When used as a medical treatment, the prescribing doctor should gradually taper you off of the drug as to avoid unpleasant side effects of withdrawal. These professionals are trained and understand how to best do this to avoid any complications and further strain to your physical and mental states.
If you’re using methadone illicitly and are struggling with an addiction and want to stop, please refraining from detoxing on your own. Doing so can become overwhelming, as the withdrawal side effects cannot adequately be self-treated, leading to immense pain, discomfort, and even various dangers. If you want to begin living a drug-free life, we can help you find a program which offers a medical detox and an accompanying treatment program.
How Is Methadone Withdrawal Treated During Addiction?
For those individuals who are seeking to overcome a methadone addiction, the first step will likely be a medical detox. A medical detox helps those with a moderate to severe addiction to progress through withdrawal by minimizing the discomfort and pain which would otherwise overcome them. As chronic drug use continues, toxins from the drug build up within your system. A medical detox supports your body while it cleanses itself from these damaging substances.
The facility’s highly-trained medical staff will administer medication-assisted therapies, quite commonly by aid of buprenorphine, to help you stabilize during withdrawal. Nutritive and emotional support will also be provided to help your physical and mental states find greater balance during this time.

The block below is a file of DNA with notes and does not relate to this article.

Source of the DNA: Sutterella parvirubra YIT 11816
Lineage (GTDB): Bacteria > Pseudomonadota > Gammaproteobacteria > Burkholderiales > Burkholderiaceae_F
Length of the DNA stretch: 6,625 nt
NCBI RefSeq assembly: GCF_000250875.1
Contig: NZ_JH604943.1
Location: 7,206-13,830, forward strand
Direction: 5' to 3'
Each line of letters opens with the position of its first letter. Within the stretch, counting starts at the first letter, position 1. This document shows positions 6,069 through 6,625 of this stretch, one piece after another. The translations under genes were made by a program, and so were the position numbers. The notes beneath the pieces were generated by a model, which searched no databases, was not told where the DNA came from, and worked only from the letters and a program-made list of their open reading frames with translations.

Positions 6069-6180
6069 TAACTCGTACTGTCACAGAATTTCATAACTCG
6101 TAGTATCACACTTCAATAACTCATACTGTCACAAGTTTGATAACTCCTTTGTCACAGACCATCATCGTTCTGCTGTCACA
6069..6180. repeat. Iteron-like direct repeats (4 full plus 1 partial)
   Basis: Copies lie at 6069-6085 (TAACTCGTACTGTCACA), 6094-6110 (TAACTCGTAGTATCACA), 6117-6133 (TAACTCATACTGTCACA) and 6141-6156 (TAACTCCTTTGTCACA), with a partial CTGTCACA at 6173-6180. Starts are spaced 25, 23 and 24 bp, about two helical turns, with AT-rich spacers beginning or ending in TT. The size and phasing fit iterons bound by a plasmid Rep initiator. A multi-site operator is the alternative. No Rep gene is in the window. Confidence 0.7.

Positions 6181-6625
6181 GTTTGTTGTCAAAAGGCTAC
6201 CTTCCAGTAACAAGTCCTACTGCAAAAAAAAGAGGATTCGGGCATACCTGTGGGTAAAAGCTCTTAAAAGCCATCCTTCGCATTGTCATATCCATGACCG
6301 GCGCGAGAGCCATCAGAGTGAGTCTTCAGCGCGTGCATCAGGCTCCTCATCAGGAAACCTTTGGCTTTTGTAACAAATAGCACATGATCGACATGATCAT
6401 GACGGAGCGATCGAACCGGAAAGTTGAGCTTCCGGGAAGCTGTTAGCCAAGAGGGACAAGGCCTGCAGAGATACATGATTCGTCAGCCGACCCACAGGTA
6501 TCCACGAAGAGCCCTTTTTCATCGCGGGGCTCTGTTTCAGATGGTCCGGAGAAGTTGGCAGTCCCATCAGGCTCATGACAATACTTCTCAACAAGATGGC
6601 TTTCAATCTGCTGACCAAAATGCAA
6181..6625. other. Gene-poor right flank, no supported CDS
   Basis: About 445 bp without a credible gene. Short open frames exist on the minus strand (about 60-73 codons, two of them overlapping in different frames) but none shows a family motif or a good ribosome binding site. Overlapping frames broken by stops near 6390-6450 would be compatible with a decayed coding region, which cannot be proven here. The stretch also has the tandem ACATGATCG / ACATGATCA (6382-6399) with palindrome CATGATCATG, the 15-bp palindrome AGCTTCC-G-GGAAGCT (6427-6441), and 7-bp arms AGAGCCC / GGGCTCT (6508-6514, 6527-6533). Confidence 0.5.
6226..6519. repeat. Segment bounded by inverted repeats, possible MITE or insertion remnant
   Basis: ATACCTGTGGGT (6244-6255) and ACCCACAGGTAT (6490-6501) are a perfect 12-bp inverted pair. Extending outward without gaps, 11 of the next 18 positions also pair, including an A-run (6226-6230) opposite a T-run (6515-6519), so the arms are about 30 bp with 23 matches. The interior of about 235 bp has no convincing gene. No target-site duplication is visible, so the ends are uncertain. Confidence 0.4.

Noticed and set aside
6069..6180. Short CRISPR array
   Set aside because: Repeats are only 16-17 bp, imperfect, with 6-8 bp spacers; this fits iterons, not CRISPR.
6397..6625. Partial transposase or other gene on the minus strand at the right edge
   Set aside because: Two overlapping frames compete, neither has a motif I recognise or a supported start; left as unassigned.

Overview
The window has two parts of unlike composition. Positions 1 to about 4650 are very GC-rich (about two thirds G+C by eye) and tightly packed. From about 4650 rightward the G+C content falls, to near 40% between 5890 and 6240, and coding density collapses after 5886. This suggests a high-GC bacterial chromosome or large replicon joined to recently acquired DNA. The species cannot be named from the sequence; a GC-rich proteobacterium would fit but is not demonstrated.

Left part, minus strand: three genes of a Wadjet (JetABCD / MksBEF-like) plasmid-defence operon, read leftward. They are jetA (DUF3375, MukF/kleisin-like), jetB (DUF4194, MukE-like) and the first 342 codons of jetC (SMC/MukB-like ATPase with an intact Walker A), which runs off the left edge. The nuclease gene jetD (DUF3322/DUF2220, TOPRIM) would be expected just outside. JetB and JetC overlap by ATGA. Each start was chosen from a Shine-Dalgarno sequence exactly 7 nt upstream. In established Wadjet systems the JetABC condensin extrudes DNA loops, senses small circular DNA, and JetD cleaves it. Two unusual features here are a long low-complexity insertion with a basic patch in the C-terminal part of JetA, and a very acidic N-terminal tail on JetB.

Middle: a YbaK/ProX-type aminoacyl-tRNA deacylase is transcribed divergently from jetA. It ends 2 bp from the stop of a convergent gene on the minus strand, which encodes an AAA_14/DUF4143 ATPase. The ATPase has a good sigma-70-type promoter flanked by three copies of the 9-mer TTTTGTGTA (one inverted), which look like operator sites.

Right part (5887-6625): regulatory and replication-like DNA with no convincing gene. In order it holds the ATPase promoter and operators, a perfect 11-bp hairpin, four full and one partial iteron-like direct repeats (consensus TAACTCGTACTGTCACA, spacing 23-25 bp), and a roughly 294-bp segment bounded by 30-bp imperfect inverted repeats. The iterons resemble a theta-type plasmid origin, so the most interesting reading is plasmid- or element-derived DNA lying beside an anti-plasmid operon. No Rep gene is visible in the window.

Should You Seek Treatment For A Methadone Addiction?
Contrary to what some people may think, detox is not enough to create a sober life. Detox does help you to find physical sobriety, but it’s critical that you address the psychological aspects of addiction as well. To do this, we strongly recommend that you progress to an inpatient drug rehab program. Many facilities even offer both medical detox and treatment, that way you can transition smoothly into the next stage of your recovery.
An inpatient program will remove you from the stress and triggers of your outside life, so that you can focus only on elements which enhance a sober and positive life. Behavioral therapies, such as cognitive behavioral therapy (CBT), dialectical behavior therapy (DBT), and motivational interviewing (MI) may be used to help you overcome and cope with the negative behaviors and thoughts which could fuel the addicted state. Other unique and engaging modalities may also be offered, including:
- Adventure therapy
- Art therapy
- Holistic therapy
- Equine therapy
- Family therapy
- Pet therapy
- Wilderness therapy
Whatever the circumstances that brought you here, know that DrugRehab.org can help you build a treatment plan which will support you as you pursue a drug-free life.
Find An Effective Program Today
Methadone is best treated within a good rehab program which offers both a medical detox and inpatient treatment. If you’d like to learn more about how to safely detox from methadone so that you can overcome your addiction, contact us now. Your call is confidential and DrugRehab.org has the best resources and treatment options to help you today.
For More Information Related to “Methadone Withdrawal Symptoms” Be Sure To Check Out These Additional Resources From DrugRehab.org:
- The Psychological Effects Of Methadone
- Methadone vs. Suboxone: Pros And Cons Of Both
- The Long-Term Effects of Taking Suboxone
- The Dangers of Snorting Suboxone
- What is Methadone?